When Wenona White arrive at jail for pre-trial detention on alleged conspiracy to commit bank fraud, she was almost eight months pregnant. Eleven days later, she experienced labor pains and was taken by ambulance to the hospital, where she delivered a daughter with severe birth defects. She was returned to the jail several days after giving birth, and was transferred to another jail four days later while she awaited trial. Two years later, she filed suit alleging that her child’s birth defects were caused by failure to take a proper medical history when she arrived at the jail (which would have revealed the complications in birth); failure to respond to her repeated medical requests; and failure to react quickly when she was in labor. The trial court dismissed White’s claim based on her failure to seek administrative remedies prior to filing suit.

However, White claimed there were no administrative remedies available to her in this case. Grievances are filed to obtain a change of some sort within the jail and to allow the jail time to address the issues. Even in cases where the harm has already occurred, a grievance must be filed or the detainee loses the right to sue. However, there is no administrative remedy to exhaust where the relevant administrative procedure provides no remedy. White was not aware while being held in the first jail that she was receiving inadequate health care, which contributed to her child’s birth defects. Therefore, it was not possible for her to file a grievance before the harm occurred. Further, according to the jail’s inmate handbook, there was no deadline for filing a grievance. Moreover, White was not aware that she would be transferred from the first jail at which she was being detained shortly after returning from the hospital.

The 7th Circuit Court of Appeals agreed with White that she could not be faulted for having not filed a grievance when no deadline existed, and when she had no knowledge that she was to be transferred from the jail. After she was transferred, it was too late to file her grievance, as the jail would not entertain a grievance by an individual no longer being detained in that jail. The Court held for these reasons that the judgment must be vacated and remanded.

Although a detainee’s rights and freedoms are extremely limited compared to other citizens, it is unethical to deny an individual a granted right based on circumstances beyond her control. This ruling will help ensure that all prisoners are given equal opportunity to be heard in court despite administrative procedures of the jail limiting such right and failing to offer relief to address the issue under such conditions.

Motion to Dismiss? Seventh Circuit Says “Not So Fast.”

By: Jeremy M. Schmidt
J.D. Candidate, 2017
Valparaiso University School of Law

Recently the Seventh Circuit  decided that the Federal District Court for the Southern District of Illinois erred when it dismissed Dr. Robert L. Meinders, D.C., Ltd., v. UnitedHealthcare, Inc., et al. because the district court denied Dr. Meinders (Meinders) due process when it dismissed the case without allowing Meinders reasonable time to respond. Meinders filed a complaint against UnitedHealthcare (United) in Illinois State court in 2014. Meinders claimed that United violated the Telephone Consumer Protection Act (TCPA) and the Illinois Consumer Fraud and Deceptive Practices Act when they sent him unsolicited junk faxadvertisements. United had the case removed to the Federal District court because it involved a federal question since the TCPA is a federal Statute.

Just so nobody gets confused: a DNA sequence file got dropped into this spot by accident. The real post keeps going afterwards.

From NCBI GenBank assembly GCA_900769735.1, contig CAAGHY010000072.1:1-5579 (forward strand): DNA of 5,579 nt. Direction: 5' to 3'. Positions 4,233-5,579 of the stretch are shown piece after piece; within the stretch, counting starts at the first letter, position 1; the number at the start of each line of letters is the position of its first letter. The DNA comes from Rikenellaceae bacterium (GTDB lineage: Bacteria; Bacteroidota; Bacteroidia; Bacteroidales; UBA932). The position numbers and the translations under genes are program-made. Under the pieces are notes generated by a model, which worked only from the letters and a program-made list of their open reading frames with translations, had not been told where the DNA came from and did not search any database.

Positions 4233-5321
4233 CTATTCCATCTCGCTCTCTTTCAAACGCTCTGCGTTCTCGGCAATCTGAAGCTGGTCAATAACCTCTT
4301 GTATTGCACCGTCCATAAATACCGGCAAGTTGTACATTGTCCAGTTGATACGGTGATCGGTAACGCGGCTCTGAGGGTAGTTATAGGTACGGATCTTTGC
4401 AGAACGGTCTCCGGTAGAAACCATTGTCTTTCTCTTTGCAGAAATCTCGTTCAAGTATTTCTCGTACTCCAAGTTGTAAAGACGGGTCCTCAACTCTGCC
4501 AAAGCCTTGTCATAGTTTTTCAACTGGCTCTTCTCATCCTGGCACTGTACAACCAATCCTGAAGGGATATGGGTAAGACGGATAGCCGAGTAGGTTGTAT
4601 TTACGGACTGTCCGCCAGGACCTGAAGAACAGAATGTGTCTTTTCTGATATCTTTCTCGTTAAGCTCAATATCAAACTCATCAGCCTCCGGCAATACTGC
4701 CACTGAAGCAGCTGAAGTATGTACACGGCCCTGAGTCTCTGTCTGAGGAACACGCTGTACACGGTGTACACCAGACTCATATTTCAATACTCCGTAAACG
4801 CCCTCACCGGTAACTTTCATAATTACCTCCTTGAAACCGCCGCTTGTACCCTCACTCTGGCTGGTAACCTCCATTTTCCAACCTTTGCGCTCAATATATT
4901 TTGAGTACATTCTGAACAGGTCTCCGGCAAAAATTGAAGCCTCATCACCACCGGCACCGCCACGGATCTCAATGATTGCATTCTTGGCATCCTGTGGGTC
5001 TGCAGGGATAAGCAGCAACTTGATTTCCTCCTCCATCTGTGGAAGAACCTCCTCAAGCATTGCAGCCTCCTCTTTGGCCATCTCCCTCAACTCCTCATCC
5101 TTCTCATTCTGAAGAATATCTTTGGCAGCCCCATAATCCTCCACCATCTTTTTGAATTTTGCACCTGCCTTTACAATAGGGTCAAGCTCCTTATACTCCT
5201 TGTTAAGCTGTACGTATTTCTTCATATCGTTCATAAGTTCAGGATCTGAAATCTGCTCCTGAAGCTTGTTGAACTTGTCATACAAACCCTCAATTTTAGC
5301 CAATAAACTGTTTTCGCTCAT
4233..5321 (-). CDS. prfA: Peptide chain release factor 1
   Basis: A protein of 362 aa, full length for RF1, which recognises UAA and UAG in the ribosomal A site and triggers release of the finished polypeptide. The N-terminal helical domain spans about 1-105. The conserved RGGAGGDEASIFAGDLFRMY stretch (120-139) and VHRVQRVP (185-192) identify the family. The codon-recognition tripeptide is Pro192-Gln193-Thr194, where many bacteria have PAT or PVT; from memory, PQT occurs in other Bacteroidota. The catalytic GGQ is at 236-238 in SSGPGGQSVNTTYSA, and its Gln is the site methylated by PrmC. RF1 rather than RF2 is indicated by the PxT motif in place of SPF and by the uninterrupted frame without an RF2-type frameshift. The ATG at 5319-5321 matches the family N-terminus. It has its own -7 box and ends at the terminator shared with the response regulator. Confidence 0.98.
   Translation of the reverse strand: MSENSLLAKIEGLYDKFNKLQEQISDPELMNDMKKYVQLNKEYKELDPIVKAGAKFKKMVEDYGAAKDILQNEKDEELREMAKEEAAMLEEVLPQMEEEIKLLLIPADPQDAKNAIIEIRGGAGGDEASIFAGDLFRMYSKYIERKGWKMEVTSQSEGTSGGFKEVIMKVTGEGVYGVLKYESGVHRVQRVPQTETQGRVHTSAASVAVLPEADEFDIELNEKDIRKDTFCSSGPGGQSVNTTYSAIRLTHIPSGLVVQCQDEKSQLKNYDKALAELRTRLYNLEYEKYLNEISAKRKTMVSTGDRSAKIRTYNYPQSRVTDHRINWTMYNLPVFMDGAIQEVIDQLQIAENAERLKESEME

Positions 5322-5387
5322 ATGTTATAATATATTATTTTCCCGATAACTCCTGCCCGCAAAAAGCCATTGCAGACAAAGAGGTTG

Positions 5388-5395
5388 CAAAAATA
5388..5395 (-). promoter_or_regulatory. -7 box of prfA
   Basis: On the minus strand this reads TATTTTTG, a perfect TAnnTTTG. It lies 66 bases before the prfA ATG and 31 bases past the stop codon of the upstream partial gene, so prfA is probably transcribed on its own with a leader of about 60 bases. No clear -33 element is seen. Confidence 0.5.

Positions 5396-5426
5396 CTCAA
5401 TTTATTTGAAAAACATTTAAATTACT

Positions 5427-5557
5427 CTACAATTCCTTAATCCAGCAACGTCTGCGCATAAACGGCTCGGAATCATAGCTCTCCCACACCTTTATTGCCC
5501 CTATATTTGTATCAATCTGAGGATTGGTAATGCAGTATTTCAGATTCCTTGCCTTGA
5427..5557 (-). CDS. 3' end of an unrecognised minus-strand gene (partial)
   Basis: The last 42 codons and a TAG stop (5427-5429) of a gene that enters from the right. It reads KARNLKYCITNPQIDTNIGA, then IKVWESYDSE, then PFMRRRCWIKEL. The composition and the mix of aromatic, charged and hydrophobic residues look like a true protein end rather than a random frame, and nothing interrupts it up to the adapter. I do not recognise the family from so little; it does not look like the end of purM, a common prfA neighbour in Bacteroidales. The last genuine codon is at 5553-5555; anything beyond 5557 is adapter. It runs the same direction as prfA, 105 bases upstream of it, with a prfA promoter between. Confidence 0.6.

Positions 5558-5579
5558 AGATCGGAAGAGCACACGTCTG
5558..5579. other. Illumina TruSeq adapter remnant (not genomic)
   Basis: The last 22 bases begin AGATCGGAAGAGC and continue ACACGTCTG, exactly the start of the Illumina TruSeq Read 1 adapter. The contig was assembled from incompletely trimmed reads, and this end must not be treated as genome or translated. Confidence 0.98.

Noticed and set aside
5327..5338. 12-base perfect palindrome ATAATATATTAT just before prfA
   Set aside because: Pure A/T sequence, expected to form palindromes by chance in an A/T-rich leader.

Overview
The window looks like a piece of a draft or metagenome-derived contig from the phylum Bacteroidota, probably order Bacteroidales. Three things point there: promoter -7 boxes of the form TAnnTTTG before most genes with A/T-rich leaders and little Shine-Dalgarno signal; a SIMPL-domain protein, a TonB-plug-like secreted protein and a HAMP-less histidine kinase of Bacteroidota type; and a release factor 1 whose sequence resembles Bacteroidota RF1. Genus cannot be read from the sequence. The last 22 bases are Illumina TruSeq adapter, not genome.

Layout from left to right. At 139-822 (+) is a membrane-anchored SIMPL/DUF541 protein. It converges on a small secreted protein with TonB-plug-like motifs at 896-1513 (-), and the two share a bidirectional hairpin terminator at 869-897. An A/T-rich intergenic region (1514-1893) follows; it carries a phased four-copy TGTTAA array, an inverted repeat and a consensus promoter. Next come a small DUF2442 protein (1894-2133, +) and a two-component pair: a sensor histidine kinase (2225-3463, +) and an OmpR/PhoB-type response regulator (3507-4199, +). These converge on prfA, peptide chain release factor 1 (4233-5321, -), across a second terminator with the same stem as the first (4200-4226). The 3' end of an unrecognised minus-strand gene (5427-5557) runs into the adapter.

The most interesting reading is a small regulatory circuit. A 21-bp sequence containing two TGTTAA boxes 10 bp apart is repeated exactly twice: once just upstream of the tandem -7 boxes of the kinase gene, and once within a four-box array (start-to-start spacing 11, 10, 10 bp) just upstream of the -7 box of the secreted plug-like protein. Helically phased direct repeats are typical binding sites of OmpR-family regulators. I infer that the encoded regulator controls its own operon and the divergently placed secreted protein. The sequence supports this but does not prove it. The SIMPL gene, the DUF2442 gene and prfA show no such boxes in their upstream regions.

In 2013, Meinders and ACN Group, Inc., a subsidiary of United, entered a provider agreement. After Meinders entered this agreement, he started to receive junk faxfrom United. Under the provider agreement, any dispute arising from the agreement were subject to arbitration. United claimed that they were protected by this agreement because ACN Group was one of their subsidiaries. Therefore, United argued that this dispute needed to go through arbitration as was priorly agreed to. However, the Seventh Circuit said United is not protected by the agreement because they, themselves, were not a party to the agreement. The seventh circuit continued by explaining that a parent company cannot enforce an arbitration agreement of a subsidiary when only the subsidiary was a party to the agreement.

Meinders heavily relied on the contract theory of “If your are not a party to the agreement you cannot make a claim under that agreement.” In response, United introduced new evidence stating that they were a party to the agreement. Colleen Van Ham, President and CEO of UnitedHealthcare of Illinois, stated that ACN Group was a wholly owned subsidiary, thus making United a party to the agreement. United also argued that it assumed important obligations under the provider agreement such as  ACN Groups obligation to coordinate and transmit payments to providers.

Meinders asked the federal district court to strike the new evidence from the brief, or to allow them to file a reply brief to counter the new evidence. The federal district court denied Meinders request, and allowed Uniteds motion to dismiss so that the case could move to arbitration, as according to the providers’ agreement. Meinders then filed for appeal. The seventh circuit concluded that Meinders did not have a fair and reasonable opportunity to respond to Uniteds reply brief that introduced new evidence. So the court reversed the federal districts court decision to dismiss, and remanded the case for further proceedings.